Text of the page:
MIKE BURKE: But, sir, he asked about a company called SMARTech.
KEN BLACKWELL: I don’t know anything about SMARTech.
MIKE BURKE: Well—
KEN BLACKWELL: So, that’s—that’s—
MIKE BURKE: My understanding is that Ohio actually had a contract with this company.
KEN BLACKWELL: You know what? Let me tell you something.
MIKE BURKE: Yes.
KEN BLACKWELL: I, in fact, gave you my time.
MIKE BURKE: Right, and—
KEN BLACKWELL: And—excuse me. I gave you my time. In Ohio in 2004, we had a record turnout of African-American voters.
MIKE BURKE: But that’s not my question.
KEN BLACKWELL: Excuse me. Excuse me. Excuse me.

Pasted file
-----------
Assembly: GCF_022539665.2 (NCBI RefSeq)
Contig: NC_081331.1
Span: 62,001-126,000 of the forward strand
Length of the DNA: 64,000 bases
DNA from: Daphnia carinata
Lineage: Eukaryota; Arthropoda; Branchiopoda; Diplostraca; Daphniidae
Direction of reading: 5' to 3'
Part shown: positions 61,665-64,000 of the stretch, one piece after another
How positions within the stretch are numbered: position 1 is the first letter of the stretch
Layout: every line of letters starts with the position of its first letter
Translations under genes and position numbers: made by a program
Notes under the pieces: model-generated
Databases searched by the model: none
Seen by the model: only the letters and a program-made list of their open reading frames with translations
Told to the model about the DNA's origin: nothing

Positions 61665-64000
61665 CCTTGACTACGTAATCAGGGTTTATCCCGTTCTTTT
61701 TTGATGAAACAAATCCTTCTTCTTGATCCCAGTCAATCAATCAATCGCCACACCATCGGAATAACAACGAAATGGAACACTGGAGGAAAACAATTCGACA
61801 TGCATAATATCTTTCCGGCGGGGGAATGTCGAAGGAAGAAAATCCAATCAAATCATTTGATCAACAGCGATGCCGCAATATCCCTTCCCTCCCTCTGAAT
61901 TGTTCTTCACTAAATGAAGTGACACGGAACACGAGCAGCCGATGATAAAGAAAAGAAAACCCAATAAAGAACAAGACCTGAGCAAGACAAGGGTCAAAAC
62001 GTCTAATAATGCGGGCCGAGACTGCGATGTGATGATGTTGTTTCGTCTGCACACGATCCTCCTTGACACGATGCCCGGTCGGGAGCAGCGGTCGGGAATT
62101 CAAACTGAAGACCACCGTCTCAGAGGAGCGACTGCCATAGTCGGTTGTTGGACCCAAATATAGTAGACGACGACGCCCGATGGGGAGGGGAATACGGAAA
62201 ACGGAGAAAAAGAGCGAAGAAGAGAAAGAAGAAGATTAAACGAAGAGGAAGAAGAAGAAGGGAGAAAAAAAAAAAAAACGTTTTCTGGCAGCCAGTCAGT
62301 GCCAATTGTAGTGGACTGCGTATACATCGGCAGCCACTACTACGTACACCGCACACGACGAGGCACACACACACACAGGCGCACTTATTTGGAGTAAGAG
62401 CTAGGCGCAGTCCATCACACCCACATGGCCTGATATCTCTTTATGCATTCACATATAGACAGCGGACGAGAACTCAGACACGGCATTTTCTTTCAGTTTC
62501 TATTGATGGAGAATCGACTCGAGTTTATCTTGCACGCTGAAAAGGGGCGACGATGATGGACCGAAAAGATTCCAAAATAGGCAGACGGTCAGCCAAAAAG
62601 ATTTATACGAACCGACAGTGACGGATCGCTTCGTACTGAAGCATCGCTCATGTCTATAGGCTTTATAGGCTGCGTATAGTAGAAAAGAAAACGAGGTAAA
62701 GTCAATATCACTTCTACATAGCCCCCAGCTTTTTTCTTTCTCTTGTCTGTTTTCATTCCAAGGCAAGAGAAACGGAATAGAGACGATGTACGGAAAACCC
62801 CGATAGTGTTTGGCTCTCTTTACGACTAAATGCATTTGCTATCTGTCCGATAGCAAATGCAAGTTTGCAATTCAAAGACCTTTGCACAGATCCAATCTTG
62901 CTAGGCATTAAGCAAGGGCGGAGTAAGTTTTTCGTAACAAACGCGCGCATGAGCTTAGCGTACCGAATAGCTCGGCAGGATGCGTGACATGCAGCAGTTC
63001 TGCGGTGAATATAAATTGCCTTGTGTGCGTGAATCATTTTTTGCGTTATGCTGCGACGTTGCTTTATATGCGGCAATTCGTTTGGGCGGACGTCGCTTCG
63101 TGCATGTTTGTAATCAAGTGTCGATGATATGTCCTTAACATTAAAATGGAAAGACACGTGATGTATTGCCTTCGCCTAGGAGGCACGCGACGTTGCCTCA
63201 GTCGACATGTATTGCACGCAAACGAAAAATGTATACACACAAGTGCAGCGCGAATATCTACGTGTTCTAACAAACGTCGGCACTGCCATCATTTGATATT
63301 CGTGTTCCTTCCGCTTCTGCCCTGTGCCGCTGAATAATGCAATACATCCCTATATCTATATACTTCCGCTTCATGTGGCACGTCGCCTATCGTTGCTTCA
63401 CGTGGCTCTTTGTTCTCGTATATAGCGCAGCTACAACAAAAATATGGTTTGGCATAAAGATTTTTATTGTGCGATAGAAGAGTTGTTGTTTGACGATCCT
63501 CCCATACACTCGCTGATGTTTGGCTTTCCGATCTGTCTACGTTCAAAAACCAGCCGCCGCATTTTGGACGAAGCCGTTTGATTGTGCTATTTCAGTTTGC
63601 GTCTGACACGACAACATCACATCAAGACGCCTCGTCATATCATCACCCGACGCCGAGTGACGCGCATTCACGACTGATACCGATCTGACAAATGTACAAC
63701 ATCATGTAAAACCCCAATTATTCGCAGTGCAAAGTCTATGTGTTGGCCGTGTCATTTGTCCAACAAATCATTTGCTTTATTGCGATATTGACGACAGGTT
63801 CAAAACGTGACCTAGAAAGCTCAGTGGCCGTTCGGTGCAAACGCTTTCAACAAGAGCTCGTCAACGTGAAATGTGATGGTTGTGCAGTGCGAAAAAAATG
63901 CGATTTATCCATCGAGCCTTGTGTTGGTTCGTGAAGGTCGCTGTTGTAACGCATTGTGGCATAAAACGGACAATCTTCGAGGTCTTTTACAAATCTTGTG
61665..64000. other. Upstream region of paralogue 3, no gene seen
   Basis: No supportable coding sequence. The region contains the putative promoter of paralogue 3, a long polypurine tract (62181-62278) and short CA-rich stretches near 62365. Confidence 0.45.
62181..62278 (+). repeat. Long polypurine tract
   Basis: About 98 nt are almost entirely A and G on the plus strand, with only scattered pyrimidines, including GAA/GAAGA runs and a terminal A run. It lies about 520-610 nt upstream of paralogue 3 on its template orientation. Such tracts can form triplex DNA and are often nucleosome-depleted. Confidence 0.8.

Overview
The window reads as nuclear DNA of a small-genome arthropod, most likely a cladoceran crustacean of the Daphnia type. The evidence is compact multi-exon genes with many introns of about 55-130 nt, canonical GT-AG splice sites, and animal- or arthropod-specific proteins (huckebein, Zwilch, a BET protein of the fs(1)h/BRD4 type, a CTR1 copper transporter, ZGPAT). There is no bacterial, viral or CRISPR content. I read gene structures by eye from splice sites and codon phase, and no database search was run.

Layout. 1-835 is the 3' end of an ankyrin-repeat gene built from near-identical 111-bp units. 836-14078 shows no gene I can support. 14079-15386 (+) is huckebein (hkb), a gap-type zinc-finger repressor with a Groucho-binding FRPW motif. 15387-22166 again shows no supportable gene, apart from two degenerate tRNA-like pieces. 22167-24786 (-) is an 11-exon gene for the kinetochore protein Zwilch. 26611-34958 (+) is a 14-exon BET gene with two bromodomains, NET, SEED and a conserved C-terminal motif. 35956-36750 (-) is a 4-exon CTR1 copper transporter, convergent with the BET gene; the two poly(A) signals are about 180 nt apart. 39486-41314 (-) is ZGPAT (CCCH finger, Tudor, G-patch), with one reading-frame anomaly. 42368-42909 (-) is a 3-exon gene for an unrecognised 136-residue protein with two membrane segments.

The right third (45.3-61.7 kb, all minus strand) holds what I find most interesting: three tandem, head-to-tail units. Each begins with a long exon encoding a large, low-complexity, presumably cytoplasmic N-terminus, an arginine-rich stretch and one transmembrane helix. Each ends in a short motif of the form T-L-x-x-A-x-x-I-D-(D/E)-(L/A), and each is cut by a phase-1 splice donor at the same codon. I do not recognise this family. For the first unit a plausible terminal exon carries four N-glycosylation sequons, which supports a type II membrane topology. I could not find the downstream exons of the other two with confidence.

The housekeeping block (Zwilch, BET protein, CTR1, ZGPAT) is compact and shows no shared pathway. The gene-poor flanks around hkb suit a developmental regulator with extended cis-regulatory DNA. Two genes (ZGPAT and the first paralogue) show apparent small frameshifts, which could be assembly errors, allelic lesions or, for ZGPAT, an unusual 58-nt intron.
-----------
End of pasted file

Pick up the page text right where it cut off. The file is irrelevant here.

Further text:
MIKE BURKE: My question, sir, was about SMARTech.
KEN BLACKWELL: My answer—my answer is this—
MIKE BURKE: Right, but you’re not answering my question.
KEN BLACKWELL: No, my answer is this: Ohio, examined by Ohio newspapers and election authorities, had a good election, a clean election—not a perfect election, but a good and fair election—
MIKE BURKE: But the question—
KEN BLACKWELL: —in 2004.
MIKE BURKE: But the question raised in this book, sir—
KEN BLACKWELL: That is my answer. Over and out.
MIKE BURKE: Sir—
AMY GOODMAN: That was Ken Blackwell being interviewed on Monday by Democracy Now! producer Mike Burke at the Republican National Convention here in Tampa. The former Ohio secretary of state refused to answer questions about SMARTech, the Republican-linked firm hired by the state of Ohio ahead of the 2004 elections to host the backup servers for electronic voting records on election night. SMARTech is featured prominently in Craig Unger’s new book, Boss Rove: Inside Karl Rove’s Secret Kingdom of Power . Unger talked about Blackwell and SMARTech last week on Democracy Now!